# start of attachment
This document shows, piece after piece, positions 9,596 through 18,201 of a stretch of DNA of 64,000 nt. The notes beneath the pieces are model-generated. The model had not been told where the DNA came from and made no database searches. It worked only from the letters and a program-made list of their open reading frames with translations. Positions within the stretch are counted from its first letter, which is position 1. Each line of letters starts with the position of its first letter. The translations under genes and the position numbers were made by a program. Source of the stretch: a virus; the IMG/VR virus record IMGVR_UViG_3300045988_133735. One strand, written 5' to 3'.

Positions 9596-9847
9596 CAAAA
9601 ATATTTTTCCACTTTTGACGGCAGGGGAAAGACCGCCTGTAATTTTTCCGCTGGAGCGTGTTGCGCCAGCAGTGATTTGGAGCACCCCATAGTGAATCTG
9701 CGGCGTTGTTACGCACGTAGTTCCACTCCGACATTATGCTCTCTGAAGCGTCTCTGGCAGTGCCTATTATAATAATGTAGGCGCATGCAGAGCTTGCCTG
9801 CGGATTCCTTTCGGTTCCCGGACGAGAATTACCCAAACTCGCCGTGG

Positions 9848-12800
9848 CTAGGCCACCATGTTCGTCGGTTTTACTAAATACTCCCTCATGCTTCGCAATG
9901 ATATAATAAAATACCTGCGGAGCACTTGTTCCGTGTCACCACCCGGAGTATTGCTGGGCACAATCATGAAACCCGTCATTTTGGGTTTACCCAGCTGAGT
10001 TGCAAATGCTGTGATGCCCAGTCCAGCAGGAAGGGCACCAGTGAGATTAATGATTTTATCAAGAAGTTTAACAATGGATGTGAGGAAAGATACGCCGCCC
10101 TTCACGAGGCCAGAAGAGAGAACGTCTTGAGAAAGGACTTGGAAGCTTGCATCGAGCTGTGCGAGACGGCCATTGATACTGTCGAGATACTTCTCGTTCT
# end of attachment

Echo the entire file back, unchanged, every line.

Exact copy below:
This document shows, piece after piece, positions 9,596 through 18,201 of a stretch of DNA of 64,000 nt. The notes beneath the pieces are model-generated. The model had not been told where the DNA came from and made no database searches. It worked only from the letters and a program-made list of their open reading frames with translations. Positions within the stretch are counted from its first letter, which is position 1. Each line of letters starts with the position of its first letter. The translations under genes and the position numbers were made by a program. Source of the stretch: a virus; the IMG/VR virus record IMGVR_UViG_3300045988_133735. One strand, written 5' to 3'.

Positions 9596-9847
9596 CAAAA
9601 ATATTTTTCCACTTTTGACGGCAGGGGAAAGACCGCCTGTAATTTTTCCGCTGGAGCGTGTTGCGCCAGCAGTGATTTGGAGCACCCCATAGTGAATCTG
9701 CGGCGTTGTTACGCACGTAGTTCCACTCCGACATTATGCTCTCTGAAGCGTCTCTGGCAGTGCCTATTATAATAATGTAGGCGCATGCAGAGCTTGCCTG
9801 CGGATTCCTTTCGGTTCCCGGACGAGAATTACCCAAACTCGCCGTGG

Positions 9848-12800
9848 CTAGGCCACCATGTTCGTCGGTTTTACTAAATACTCCCTCATGCTTCGCAATG
9901 ATATAATAAAATACCTGCGGAGCACTTGTTCCGTGTCACCACCCGGAGTATTGCTGGGCACAATCATGAAACCCGTCATTTTGGGTTTACCCAGCTGAGT
10001 TGCAAATGCTGTGATGCCCAGTCCAGCAGGAAGGGCACCAGTGAGATTAATGATTTTATCAAGAAGTTTAACAATGGATGTGAGGAAAGATACGCCGCCC
10101 TTCACGAGGCCAGAAGAGAGAACGTCTTGAGAAAGGACTTGGAAGCTTGCATCGAGCTGTGCGAGACGGCCATTGATACTGTCGAGATACTTCTCGTTCT